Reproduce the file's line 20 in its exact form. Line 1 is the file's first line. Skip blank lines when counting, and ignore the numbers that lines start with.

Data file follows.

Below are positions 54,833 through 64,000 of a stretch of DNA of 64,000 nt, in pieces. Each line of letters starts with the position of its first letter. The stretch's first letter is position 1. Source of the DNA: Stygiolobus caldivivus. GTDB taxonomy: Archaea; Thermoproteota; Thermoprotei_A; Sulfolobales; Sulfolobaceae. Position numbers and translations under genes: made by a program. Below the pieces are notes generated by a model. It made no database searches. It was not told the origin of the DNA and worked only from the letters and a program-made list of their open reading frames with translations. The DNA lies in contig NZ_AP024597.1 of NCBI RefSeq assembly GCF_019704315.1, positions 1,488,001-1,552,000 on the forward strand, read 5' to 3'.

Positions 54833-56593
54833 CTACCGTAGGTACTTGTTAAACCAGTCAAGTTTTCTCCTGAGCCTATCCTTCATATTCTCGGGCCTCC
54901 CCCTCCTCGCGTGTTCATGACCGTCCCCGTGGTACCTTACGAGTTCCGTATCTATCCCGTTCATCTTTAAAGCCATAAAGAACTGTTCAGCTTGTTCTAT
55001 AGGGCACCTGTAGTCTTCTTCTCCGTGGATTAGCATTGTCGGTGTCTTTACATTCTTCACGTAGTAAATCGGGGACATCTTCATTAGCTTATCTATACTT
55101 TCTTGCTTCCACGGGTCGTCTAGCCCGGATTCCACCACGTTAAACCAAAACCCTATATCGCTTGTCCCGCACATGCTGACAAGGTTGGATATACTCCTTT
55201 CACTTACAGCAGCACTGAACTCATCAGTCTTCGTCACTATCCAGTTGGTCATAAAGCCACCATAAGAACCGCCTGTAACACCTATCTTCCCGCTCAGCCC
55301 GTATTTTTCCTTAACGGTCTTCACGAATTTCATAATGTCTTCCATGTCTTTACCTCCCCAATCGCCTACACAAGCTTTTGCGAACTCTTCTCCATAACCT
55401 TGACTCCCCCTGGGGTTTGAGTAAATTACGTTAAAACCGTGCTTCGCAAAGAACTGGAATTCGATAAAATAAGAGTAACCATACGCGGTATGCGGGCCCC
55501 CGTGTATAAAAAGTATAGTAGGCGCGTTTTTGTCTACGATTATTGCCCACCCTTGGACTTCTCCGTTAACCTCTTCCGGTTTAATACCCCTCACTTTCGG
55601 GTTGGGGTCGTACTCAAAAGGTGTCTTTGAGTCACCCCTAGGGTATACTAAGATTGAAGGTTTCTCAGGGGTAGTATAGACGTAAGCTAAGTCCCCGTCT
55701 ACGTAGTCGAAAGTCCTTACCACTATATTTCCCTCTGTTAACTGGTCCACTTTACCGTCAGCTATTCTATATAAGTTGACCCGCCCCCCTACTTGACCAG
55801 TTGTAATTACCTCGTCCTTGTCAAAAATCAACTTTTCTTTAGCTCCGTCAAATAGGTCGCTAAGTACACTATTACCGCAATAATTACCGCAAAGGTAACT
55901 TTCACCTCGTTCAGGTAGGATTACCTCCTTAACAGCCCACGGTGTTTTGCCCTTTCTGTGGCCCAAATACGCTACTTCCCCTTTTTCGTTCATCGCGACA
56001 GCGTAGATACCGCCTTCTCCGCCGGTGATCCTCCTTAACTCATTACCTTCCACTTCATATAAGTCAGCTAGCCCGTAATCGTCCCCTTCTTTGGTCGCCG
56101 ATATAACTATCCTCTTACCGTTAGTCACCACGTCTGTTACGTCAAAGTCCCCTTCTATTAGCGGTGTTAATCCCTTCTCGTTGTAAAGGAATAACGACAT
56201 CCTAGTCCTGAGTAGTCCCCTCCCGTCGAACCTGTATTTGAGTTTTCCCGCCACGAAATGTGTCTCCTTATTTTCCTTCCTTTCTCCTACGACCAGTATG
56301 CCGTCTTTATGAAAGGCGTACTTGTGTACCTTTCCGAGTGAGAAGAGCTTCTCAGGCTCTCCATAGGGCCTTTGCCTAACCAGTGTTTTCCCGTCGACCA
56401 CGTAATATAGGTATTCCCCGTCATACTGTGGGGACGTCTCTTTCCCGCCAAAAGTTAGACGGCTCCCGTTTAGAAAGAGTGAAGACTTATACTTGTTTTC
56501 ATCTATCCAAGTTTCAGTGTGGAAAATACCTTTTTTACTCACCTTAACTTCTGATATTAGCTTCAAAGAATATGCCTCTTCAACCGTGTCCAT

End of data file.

56501 ATCTATCCAAGTTTCAGTGTGGAAAATACCTTTTTTACTCACCTTAACTTCTGATATTAGCTTCAAAGAATATGCCTCTTCAACCGTGTCCAT